California Governor Gavin Newsom has approved a new cryptocurrency law aimed at implementing stricter regulations for crypto businesses. The new law will come into effect in July 2025.
This law is known as the “Digital Financial Assets Act.” The act mandates individuals and businesses dealing with digital assets to obtain a license from the “Department of Financial Protection and Innovation” (DFPI) if they wish to operate in California.
Digital Financial Assets Act
The new regulation builds upon existing money transfer laws, which state that, as of now, banking and money transfer services cannot operate without a valid license issued by the DFPI commissioner.
The Digital Financial Assets Act empowers the DFPI by giving it the authority to closely regulate crypto companies and mandates these companies to maintain comprehensive financial records.
The law specifically requires license holders to keep records for a minimum of five years. These records must include a detailed ledger that is updated monthly, covering all assets, liabilities, capital, revenue, and expenses of the license holder.
Firms failing to comply with these requirements will face sanctions.
Newsom Changes His Stance
The approval of the crypto regulation law signifies a significant shift in Governor Newsom’s previous views on the subject.
In 2022, Newsom had returned a similar bill aiming to create a regulatory framework for digital assets within California, without signing it. He had cited a lack of flexibility to adapt to the rapidly changing crypto ecosystem as the reason. Newsom had stated that it would be wiser to wait for federal regulations before embarking on comprehensive crypto licensing initiatives.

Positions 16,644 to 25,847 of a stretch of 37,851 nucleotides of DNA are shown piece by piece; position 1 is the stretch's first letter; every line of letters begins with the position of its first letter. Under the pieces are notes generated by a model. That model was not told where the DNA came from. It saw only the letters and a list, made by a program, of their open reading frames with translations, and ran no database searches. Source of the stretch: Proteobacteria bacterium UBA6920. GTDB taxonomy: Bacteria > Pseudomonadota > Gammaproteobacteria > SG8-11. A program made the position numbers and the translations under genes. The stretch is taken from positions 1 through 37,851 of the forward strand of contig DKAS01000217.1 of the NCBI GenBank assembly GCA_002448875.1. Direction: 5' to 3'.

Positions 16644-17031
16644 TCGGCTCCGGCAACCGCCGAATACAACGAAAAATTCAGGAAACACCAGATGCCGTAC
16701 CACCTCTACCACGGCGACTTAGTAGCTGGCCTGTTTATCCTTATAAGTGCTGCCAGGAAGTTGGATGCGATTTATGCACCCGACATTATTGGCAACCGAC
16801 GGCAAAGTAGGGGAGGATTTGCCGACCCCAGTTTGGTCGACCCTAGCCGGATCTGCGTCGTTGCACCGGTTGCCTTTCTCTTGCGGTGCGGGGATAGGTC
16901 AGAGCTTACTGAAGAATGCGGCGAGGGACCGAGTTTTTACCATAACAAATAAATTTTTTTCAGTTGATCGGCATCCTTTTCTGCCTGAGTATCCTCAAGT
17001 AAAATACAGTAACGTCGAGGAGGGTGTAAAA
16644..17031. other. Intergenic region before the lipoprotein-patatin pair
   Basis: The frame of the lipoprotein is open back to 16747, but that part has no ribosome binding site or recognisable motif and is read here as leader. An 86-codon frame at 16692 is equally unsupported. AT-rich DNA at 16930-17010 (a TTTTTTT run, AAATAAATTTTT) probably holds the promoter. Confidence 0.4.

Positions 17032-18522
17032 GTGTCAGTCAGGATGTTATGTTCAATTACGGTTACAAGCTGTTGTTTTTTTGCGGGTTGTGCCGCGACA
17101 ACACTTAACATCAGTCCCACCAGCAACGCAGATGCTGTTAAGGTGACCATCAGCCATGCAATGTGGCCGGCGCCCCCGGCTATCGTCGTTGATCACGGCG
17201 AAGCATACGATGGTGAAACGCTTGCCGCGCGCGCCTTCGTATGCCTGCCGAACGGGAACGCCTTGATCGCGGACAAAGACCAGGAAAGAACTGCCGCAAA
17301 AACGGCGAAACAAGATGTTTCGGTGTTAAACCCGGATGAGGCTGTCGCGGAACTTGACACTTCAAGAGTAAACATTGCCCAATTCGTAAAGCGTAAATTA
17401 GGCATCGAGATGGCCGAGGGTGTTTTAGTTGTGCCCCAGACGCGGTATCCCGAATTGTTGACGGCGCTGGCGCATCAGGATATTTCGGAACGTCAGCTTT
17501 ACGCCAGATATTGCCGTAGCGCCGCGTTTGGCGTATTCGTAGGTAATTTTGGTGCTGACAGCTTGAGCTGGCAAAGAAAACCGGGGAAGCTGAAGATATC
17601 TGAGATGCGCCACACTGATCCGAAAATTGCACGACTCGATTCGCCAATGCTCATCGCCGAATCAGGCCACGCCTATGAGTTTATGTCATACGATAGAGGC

Meanwhile, the federal government is working on various regulatory approaches to increase security and oversight in the crypto industry.
Notably, there is consideration for the Electronic Fund Transfer Act to be applied to cryptocurrencies, as a way to prevent fraudulent transfers. The Consumer Financial Protection Bureau recently announced plans to approve this measure with the aim of “reducing harm from errors, attacks, and unauthorized transfers.”
As California prepares to implement the Digital Financial Assets Act, it is still unclear what impact this new regulatory environment will have on the state’s crypto industry and whether it will serve as a model for further regulatory developments in the broader U.S. market.